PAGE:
I am an Author, wife to one, mother to five and grandmother to six. I live in the English countryside in Hampshire, UK, with my husband and two dogs and am a non exec Director for Glow


  • Hilary

    Hi Deborah – sounds like a wonderful time remembering the memories and that break you needed – while allowing you to do what you wanted … and then the odd walk around the Cotswolds … glorious .. so pleased to read you’re succeeding slowly and sneezy sure along your Nano Way – perhaps you could have renamed one of the streets NaNo Lane .. enjoy finishing off as far as you can – so that butterfly can be released in December ..

    Cheers to you – love the cottage photo .. Hilary

  • Andrea Carlisle

    I’ve always been curious about the Cotswolds, and now you’ve put it on my list of places to go next time I’m in England. What year that will be, I have no idea, but I think it should be definitely this season so that I don’t miss what you’ve described so well here.
    Congratulations on your writing. I keep seeing that acronym here and there but have never known anyone who actually jumped in (and have no idea what it stands for except “write every damn day,” I think). Keep going!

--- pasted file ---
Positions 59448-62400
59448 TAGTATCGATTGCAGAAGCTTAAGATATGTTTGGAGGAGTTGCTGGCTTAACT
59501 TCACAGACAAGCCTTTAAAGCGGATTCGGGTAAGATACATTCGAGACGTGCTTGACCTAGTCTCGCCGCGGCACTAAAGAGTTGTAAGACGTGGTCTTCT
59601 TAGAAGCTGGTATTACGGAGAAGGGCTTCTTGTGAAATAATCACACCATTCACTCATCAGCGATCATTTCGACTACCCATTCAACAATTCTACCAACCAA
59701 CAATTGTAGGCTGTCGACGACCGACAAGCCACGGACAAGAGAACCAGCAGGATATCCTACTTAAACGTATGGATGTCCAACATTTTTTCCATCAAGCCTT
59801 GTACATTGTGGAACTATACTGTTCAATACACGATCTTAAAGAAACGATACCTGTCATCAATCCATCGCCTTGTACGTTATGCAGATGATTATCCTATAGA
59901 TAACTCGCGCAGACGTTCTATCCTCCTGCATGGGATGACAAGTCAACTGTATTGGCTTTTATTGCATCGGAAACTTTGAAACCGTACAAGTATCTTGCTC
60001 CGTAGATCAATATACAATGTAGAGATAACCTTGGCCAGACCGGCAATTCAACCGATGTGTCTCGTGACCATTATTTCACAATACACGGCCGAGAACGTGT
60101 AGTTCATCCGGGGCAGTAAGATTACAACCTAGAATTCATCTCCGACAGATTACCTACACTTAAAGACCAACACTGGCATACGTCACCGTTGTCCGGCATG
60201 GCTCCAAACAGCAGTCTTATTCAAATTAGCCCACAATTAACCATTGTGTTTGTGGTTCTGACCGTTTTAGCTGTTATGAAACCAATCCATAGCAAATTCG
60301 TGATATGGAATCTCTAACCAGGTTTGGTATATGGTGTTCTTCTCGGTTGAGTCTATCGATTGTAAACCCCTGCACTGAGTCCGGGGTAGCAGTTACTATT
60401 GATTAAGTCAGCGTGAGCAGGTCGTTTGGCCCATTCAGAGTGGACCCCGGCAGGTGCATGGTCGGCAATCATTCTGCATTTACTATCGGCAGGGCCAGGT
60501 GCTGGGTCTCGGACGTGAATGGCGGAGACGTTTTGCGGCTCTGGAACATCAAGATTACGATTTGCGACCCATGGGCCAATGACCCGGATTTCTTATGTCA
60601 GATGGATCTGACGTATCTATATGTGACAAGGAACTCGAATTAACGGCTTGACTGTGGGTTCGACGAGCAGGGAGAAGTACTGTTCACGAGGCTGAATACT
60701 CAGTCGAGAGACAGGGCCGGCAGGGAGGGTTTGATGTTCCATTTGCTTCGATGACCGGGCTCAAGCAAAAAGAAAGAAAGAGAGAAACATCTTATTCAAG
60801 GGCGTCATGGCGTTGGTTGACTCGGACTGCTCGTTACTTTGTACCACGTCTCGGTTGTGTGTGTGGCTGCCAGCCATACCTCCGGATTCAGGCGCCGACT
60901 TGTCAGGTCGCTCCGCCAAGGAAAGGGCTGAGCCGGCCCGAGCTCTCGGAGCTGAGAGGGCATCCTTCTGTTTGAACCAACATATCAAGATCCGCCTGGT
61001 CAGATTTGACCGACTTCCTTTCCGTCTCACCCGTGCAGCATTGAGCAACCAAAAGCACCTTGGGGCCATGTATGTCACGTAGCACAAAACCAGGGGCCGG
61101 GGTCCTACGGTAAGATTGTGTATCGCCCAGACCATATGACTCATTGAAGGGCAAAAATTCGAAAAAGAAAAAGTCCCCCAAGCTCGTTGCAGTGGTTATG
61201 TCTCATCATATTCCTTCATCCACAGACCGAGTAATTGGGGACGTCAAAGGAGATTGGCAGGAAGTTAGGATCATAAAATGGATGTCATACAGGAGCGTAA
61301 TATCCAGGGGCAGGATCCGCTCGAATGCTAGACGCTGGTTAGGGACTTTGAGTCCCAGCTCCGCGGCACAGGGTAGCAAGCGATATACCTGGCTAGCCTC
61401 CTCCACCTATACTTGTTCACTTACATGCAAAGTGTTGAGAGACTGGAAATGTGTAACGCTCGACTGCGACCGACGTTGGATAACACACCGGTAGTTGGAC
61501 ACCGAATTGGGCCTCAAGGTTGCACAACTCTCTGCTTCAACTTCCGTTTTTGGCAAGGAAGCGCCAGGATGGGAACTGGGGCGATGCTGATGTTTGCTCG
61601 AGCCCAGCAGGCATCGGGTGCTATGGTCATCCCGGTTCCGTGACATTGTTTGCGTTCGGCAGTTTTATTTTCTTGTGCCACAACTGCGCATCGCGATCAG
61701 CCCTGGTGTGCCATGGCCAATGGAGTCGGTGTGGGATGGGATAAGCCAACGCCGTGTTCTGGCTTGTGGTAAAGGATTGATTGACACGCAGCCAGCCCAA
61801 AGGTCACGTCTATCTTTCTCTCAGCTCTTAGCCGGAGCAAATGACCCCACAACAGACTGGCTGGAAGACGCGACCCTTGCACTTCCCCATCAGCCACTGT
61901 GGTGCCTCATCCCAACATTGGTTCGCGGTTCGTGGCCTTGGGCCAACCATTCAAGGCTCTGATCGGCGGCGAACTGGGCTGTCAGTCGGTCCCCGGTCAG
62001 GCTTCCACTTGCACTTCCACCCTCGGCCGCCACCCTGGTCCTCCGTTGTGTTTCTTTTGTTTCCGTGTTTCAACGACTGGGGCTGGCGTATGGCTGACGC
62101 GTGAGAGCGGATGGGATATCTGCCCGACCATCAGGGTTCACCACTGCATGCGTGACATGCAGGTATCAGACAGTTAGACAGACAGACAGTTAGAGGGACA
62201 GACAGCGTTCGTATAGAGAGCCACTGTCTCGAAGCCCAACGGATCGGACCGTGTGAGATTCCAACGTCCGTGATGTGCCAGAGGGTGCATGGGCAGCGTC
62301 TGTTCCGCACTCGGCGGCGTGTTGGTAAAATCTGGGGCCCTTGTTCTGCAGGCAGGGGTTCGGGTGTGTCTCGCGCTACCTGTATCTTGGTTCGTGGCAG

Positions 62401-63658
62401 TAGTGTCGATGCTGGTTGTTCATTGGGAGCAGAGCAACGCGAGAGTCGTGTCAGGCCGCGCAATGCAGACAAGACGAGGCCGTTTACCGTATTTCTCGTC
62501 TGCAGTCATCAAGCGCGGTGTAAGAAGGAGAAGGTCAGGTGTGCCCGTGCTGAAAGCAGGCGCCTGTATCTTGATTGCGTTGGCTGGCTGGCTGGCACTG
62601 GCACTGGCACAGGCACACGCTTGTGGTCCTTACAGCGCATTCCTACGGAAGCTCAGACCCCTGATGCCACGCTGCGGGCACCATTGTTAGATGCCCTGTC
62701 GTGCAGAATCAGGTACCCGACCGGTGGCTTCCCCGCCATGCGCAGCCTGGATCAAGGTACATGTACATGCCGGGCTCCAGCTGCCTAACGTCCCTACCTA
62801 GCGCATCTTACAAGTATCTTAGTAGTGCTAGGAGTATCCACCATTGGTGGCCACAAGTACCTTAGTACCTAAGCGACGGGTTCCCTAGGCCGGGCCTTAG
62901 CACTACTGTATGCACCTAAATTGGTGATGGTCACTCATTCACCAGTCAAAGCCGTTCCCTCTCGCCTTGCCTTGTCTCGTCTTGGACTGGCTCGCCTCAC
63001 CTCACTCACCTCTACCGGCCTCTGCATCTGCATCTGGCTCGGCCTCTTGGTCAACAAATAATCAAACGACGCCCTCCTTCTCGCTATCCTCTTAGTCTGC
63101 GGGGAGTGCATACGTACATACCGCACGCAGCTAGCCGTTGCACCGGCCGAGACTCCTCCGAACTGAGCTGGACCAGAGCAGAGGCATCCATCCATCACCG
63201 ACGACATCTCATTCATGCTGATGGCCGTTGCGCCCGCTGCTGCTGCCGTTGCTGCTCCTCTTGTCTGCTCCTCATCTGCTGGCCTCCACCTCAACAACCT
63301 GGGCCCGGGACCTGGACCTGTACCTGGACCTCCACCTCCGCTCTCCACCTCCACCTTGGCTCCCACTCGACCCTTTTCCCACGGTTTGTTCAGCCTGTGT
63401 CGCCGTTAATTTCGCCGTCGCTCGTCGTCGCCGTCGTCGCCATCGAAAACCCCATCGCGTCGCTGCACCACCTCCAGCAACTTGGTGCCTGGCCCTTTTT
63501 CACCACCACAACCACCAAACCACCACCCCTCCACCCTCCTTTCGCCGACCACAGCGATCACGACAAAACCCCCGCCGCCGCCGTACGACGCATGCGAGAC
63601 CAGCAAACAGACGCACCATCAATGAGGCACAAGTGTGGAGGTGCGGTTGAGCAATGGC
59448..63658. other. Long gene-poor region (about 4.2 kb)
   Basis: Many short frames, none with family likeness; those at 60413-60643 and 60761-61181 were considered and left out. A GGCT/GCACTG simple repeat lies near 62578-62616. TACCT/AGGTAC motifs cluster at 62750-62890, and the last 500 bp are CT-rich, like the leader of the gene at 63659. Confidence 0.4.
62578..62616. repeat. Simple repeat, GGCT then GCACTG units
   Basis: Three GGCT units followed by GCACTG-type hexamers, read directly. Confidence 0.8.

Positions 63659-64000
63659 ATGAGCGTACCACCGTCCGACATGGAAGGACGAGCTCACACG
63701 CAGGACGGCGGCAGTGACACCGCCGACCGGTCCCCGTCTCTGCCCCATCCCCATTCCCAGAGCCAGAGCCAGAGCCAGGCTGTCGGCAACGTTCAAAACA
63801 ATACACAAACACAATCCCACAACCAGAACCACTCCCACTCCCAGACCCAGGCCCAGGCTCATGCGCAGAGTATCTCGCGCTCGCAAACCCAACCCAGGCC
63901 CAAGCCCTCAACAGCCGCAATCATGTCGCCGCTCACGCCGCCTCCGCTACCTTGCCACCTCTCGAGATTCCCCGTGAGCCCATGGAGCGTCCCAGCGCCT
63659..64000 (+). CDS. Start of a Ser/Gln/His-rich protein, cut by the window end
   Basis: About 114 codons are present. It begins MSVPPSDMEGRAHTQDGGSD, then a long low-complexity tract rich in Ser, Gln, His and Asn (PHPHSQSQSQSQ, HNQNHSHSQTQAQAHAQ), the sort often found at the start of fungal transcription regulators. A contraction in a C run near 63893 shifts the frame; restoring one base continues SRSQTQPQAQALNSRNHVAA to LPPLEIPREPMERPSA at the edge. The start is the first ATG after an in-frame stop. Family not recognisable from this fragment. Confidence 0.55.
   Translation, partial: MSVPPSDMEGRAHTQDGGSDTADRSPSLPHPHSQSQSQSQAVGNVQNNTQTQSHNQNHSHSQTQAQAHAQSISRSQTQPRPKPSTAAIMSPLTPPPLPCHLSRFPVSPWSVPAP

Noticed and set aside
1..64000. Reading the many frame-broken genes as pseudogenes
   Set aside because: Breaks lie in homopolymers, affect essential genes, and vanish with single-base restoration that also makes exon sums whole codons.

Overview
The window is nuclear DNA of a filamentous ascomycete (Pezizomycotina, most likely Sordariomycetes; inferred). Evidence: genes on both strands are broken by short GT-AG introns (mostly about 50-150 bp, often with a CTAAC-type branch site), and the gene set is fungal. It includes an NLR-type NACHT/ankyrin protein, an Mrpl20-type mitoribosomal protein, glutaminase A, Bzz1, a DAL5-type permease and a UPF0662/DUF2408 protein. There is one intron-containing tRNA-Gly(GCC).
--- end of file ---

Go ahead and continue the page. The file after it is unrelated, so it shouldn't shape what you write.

• Teresa

    What lovely memories and what a beautiful picture you paint of your life in the mill cottage. And how wonderful to go back and have a perfect weekend.
    We spent a few days in a gorgeous little cottage in Yorkshire – no internet – and it really was the most relaxing time.
    Hope you are fully recovered and that you can speed away with Nano! x

  • patricia

    I am sorry you had a virus, but so far it sounds like your adventures are going well – and how fun to sneak a weekend away at a cozy spot. We had a rest stop in Stow and we felt we could have stayed for hours. I just will need to come back one of these days.

    I bought a heart shaped purse for one of my daughters there. Maybe at the little gift store.

    A Christmas card come to life?
    Thank you for sharing your delightful words

  • John Cowton

    I’m catching up with your posts and am working backwards, so I’ve already read the post after this, if you can follow my thread. Your lovely story linking thirty years ago and now, have one thing in common… lots of soul. Don’t you just love it.
    Thanks Deborah, for a wonderfully engaging story that warmed the heartstrings, like that other Cotswold story Cider With Rosie by Laurie Lee, 🙂

    • Deborah Barker

      I will be catching up on my own blog reading once the NaNoWrimo period is over! I love looking back on life and perhaps it is the time of year that lends itself to all this soul searching John 🙂 Oh and I love Cider with Rosie!